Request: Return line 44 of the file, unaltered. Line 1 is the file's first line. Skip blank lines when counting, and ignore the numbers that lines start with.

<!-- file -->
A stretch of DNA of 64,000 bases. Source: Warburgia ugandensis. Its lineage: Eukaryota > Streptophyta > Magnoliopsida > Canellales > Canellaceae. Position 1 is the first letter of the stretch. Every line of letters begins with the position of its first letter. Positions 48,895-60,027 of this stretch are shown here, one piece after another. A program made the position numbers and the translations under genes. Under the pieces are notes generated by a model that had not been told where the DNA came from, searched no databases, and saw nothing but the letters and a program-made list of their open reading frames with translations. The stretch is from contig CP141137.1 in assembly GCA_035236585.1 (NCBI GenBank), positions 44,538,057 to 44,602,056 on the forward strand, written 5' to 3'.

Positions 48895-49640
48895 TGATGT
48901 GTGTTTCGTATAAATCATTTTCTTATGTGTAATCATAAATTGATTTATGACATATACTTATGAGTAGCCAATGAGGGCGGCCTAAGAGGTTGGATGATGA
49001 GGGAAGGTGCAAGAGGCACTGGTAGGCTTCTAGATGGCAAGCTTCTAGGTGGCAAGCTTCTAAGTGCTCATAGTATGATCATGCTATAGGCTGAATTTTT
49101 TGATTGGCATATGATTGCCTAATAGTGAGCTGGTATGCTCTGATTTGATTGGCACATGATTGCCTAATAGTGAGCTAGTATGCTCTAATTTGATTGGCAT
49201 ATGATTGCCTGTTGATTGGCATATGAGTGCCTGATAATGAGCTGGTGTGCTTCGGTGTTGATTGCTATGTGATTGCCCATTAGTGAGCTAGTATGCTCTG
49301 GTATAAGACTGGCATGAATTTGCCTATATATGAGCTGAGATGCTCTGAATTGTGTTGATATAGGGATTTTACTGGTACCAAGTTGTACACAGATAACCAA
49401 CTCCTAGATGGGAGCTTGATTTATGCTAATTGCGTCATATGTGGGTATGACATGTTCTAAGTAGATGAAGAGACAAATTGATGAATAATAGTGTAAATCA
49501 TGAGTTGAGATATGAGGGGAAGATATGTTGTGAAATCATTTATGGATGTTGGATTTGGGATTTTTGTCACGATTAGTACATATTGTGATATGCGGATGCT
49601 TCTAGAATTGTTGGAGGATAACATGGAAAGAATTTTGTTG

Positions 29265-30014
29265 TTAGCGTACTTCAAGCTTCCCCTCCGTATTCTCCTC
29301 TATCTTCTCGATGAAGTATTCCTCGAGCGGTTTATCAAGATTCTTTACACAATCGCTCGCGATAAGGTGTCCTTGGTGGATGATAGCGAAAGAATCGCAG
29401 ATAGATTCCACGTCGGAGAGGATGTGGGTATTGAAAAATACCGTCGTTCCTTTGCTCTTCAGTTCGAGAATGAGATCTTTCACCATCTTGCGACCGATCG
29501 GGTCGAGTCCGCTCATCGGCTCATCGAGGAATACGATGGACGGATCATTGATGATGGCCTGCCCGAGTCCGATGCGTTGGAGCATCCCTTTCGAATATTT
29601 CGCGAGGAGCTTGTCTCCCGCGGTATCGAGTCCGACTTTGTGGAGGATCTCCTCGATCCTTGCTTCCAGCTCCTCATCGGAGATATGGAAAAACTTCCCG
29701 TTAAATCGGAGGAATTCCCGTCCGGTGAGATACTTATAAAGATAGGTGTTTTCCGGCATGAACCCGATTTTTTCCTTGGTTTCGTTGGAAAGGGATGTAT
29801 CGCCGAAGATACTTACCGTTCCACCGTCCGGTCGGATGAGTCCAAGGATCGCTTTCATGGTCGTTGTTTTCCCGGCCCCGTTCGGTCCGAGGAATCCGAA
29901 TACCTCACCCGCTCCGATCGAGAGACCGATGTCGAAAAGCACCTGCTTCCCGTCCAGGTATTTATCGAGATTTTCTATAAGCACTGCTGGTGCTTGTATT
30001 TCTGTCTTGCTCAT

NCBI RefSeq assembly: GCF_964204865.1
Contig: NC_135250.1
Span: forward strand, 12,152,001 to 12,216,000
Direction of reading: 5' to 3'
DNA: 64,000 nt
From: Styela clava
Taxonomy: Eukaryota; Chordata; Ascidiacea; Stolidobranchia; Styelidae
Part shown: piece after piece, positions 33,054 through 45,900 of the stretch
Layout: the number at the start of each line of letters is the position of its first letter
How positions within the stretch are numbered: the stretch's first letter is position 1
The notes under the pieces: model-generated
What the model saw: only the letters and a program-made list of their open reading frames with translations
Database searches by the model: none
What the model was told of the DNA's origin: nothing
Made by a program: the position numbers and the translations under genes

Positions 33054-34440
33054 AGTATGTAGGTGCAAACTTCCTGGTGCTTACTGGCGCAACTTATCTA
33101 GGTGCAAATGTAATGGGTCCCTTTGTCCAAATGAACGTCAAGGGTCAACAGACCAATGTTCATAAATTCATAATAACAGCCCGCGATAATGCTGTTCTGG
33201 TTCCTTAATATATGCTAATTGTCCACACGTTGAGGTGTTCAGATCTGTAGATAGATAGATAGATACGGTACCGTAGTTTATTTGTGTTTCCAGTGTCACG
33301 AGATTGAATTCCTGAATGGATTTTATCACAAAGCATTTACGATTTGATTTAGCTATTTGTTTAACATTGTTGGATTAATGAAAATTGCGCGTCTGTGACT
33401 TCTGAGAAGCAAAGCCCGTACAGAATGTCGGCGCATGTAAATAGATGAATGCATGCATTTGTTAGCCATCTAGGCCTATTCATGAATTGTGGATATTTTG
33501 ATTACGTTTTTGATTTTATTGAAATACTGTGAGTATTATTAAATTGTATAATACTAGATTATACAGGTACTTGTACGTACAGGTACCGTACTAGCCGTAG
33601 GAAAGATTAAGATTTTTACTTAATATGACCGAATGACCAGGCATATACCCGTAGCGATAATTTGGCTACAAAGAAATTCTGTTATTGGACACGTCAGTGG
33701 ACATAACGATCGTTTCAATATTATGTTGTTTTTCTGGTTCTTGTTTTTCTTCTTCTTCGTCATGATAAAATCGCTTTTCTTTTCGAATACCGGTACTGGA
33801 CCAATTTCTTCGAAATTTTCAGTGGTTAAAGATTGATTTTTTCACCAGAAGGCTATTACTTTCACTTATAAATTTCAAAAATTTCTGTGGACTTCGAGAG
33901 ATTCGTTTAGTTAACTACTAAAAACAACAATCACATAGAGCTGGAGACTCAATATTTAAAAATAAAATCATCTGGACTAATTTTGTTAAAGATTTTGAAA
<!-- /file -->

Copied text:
33601 GAAAGATTAAGATTTTTACTTAATATGACCGAATGACCAGGCATATACCCGTAGCGATAATTTGGCTACAAAGAAATTCTGTTATTGGACACGTCAGTGG